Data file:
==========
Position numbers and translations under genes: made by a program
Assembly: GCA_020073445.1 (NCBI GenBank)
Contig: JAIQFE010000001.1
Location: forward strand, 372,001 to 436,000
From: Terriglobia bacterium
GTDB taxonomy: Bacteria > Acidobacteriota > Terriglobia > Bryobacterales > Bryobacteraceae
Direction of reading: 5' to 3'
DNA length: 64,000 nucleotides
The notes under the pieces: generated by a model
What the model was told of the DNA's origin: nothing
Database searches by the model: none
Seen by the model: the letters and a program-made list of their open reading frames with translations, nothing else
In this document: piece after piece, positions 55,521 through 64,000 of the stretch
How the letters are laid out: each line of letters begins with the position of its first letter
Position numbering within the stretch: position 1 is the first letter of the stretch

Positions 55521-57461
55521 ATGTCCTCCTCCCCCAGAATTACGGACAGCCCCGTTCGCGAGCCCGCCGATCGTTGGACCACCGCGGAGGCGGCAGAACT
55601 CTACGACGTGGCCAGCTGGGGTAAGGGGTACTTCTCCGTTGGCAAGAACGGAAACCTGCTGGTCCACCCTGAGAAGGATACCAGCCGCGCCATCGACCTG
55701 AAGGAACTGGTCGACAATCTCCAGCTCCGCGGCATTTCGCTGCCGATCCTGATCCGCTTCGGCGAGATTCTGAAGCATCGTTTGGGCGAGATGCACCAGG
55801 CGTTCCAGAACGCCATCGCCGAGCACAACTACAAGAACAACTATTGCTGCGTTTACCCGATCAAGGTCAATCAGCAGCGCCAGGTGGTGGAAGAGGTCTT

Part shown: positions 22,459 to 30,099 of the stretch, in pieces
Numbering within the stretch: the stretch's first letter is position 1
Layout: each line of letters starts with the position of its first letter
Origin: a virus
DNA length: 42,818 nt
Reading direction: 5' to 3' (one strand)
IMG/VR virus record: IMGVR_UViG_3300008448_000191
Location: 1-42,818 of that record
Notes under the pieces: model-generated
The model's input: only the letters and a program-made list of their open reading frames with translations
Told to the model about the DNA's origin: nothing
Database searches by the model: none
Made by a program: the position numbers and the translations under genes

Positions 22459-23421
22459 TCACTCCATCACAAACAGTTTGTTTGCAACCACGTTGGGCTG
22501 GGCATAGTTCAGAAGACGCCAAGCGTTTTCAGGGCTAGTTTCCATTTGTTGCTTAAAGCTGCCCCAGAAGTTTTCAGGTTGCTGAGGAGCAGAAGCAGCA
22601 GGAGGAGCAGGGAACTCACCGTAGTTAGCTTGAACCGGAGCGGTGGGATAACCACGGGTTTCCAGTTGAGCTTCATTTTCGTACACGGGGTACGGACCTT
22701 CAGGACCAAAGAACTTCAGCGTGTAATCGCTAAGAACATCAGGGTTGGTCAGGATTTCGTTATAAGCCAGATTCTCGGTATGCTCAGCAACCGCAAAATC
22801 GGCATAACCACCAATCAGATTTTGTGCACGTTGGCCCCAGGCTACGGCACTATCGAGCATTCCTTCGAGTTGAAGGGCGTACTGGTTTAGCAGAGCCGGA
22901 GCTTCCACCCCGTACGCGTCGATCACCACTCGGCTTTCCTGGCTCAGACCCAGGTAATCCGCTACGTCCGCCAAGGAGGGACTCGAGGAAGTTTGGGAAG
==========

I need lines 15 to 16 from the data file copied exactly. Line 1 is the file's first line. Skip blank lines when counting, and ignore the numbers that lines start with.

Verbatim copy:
Position numbering within the stretch: position 1 is the first letter of the stretch

Positions 55521-57461